Michael Edwards reports on his first taste of the newly launched La Grande Dame 2006 vintage Champagne and gets to compare it with three older vintages.

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Dominique Demarville, Veuve Clicquot’s chef de cave was in London this week to launch La Grande Dame 2006 vintage Champagne, named for the Widow Clicquot, the titan(e)of 19th Century Champagne.

Demarville introduced the 2006 Champagne as the first in a vertical of four mature vintages of La Grande Dame blanc back to 1976 – then the rosé in a quartet culminating in the 1989.

All the vintages shared a common thread of similar potential alcohol / acidity to show how the 2006 might develop over two or three decades.

Tasting La Grande Dame 2006

Of the whites, youthful La Grande Dame 2006 was pastel yellow, with a green tint. The aromas after 30 minutes gave lilac fragrance, a sensation coming from the Chardonnay raised to 47% of the blend. A masterstroke, as the bright ripe Pinot palate could have been too low in acidity, but for this paperclip of Chardonnay. Score: 17.5 points (will go higher).

La Grande Dame 1998

An August heatwave during the growing season means that the wine was greatly structured yet hedonistic. There was citrus notes then almonds, apricot & quince, all cleansed with beautiful acidity. A keeper. 18 points.

La Grande Dame 1989

The 1989 emerged from another scorcher of a growing season. It has a green gold hue and was remarkably fresh and complex, with seductive tastes of brioche – a softness in tune with precision 18+ points.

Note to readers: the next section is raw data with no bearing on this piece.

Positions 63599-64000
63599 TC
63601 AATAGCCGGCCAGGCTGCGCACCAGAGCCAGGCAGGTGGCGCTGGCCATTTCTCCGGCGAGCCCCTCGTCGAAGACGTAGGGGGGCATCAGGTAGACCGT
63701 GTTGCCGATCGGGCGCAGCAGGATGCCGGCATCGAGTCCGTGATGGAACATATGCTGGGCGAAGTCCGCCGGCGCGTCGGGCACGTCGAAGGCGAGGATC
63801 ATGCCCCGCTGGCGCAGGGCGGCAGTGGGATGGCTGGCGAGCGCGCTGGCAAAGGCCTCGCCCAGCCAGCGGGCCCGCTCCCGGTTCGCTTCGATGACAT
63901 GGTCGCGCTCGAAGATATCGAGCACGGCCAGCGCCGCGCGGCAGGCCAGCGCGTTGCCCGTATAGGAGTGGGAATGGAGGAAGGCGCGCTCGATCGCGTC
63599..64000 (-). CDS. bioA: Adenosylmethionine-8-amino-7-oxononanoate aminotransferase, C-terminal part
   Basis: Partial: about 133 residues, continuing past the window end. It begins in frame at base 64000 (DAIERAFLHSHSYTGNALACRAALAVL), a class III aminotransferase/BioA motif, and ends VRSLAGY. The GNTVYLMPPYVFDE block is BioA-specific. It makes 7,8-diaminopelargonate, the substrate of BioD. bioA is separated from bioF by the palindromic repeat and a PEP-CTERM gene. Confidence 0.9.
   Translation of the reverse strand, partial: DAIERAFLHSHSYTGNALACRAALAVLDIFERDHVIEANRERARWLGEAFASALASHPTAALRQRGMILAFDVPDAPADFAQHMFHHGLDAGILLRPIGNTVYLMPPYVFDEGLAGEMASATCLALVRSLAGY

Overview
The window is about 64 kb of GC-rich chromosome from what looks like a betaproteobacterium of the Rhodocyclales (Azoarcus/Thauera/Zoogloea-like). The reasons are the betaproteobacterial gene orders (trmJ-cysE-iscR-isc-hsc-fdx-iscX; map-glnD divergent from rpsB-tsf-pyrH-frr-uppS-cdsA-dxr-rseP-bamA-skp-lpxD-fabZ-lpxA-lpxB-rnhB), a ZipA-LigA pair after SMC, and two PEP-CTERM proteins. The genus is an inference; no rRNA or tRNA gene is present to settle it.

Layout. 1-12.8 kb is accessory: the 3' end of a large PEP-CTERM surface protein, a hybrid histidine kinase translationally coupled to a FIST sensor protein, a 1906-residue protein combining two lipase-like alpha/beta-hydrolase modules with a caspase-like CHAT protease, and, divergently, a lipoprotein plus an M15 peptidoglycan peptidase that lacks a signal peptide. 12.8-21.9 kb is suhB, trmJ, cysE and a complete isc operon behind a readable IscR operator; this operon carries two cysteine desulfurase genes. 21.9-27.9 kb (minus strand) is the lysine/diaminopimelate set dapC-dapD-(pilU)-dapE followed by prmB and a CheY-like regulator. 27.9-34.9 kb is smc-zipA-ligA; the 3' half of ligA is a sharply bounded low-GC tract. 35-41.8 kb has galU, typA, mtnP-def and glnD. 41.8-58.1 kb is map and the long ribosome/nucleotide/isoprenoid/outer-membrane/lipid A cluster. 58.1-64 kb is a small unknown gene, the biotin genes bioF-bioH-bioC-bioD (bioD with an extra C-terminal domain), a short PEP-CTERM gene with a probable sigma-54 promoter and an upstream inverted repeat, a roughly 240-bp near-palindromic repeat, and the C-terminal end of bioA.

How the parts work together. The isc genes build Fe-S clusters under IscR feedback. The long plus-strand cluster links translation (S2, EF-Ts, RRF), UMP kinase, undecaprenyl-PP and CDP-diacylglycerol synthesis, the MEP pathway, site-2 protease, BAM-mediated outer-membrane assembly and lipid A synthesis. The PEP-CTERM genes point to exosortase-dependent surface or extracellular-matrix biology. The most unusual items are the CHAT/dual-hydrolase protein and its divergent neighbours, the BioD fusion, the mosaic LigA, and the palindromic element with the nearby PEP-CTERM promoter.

La Grande Dame 1976

The Saharan 1976 brushed off the heat, protected by fine acidity from deep burrowing vines. Wonderful reductive flavours, with toast, praline and patisserie in their plenitude. Would go well with lobster, grouse and a good block of Comté cheese. 18.5 points

La Grande Dame Rosé 2006

Two magnificos among the rosés; youngest and oldest stand out. The 2006 is an exquisite salmon pink.

On nose and palate everything is in potential, to blossom over 25 years. It’s all here – salty, mineral
blackcloth of great wine, then nascent morello cherry, hazelnut, spices, light protective tannins. Latent elegance and grace. 18.5 points

La Grande Dame Rosé 1989

Finally, the sublime 1989. Gold, copper-pink in colour, the wine is delicate and intense with a stunning roundness and concentration. There is no hint of ageing – steady as a rock. Pinot Noir from Veuve Clicquot’s Clos Colin is a key ingredient. 19 points.

  • Jeffrey M. Davies

    I can understand that, Sean, but then – or so it seems to me – you would more accurately talk about vintages whose weather patterns were similar. But I suppose it’s most a semantic difference. “Potential alcohol”, to me at least, connotes sugar at harvest or the residual sugar in a sweet wine whose potential alcohol might be 2%, 5%, 7%, etc.

  • Sean Alcock

    Not an exact science and they,
    In context, were speaking to the vintage/weather/sugar more than a straight analysis of the wine. Even then there is some +- with ABV and accuracy.

  • Jeffrey M. Davies

    How can you talk about “similar potential alcohol” for wines that are already in bottle, some of them for nearly 40 years?